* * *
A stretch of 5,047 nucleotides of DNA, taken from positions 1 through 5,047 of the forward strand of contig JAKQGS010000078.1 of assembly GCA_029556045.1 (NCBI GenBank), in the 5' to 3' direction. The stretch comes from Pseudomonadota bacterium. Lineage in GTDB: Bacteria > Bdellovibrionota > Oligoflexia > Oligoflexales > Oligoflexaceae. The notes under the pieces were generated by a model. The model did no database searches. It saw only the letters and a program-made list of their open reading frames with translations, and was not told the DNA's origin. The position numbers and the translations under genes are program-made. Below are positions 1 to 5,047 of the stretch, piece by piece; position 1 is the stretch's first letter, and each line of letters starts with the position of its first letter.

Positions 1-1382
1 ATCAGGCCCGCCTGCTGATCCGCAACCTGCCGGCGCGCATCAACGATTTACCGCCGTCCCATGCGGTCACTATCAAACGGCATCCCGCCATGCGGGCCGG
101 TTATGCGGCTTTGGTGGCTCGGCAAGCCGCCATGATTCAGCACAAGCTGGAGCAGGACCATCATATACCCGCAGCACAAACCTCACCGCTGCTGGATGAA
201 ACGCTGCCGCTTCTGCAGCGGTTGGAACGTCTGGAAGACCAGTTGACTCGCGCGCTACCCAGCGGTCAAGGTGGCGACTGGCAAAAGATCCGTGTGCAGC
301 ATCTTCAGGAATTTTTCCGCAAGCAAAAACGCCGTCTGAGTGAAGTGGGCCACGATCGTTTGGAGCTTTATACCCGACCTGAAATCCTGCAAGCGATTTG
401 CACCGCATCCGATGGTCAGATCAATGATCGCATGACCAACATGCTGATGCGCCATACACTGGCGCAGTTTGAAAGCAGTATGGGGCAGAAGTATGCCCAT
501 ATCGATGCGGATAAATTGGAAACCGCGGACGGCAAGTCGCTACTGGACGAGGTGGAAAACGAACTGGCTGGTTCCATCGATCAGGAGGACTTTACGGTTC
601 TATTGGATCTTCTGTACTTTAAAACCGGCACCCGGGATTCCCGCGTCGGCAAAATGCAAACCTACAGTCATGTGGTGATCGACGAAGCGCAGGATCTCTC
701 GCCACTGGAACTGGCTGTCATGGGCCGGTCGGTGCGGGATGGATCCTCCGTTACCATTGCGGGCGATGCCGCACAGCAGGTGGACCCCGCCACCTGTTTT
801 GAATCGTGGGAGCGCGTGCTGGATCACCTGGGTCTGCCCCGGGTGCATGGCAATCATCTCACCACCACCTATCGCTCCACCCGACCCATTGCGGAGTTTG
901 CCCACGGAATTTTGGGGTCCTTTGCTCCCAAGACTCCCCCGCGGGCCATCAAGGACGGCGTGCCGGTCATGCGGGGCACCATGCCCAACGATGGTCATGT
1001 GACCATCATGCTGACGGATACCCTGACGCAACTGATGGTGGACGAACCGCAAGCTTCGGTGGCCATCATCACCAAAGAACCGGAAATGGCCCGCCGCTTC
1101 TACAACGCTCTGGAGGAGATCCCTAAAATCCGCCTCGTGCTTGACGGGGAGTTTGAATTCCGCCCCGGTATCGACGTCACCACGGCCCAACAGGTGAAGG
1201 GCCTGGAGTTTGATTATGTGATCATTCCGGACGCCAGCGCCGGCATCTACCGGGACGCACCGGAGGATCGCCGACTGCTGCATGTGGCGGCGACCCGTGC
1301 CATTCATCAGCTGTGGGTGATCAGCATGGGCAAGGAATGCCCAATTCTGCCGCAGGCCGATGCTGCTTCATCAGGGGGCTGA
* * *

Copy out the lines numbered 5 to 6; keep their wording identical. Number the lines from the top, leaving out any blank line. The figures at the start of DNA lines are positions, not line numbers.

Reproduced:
201 ACGCTGCCGCTTCTGCAGCGGTTGGAACGTCTGGAAGACCAGTTGACTCGCGCGCTACCCAGCGGTCAAGGTGGCGACTGGCAAAAGATCCGTGTGCAGC
301 ATCTTCAGGAATTTTTCCGCAAGCAAAAACGCCGTCTGAGTGAAGTGGGCCACGATCGTTTGGAGCTTTATACCCGACCTGAAATCCTGCAAGCGATTTG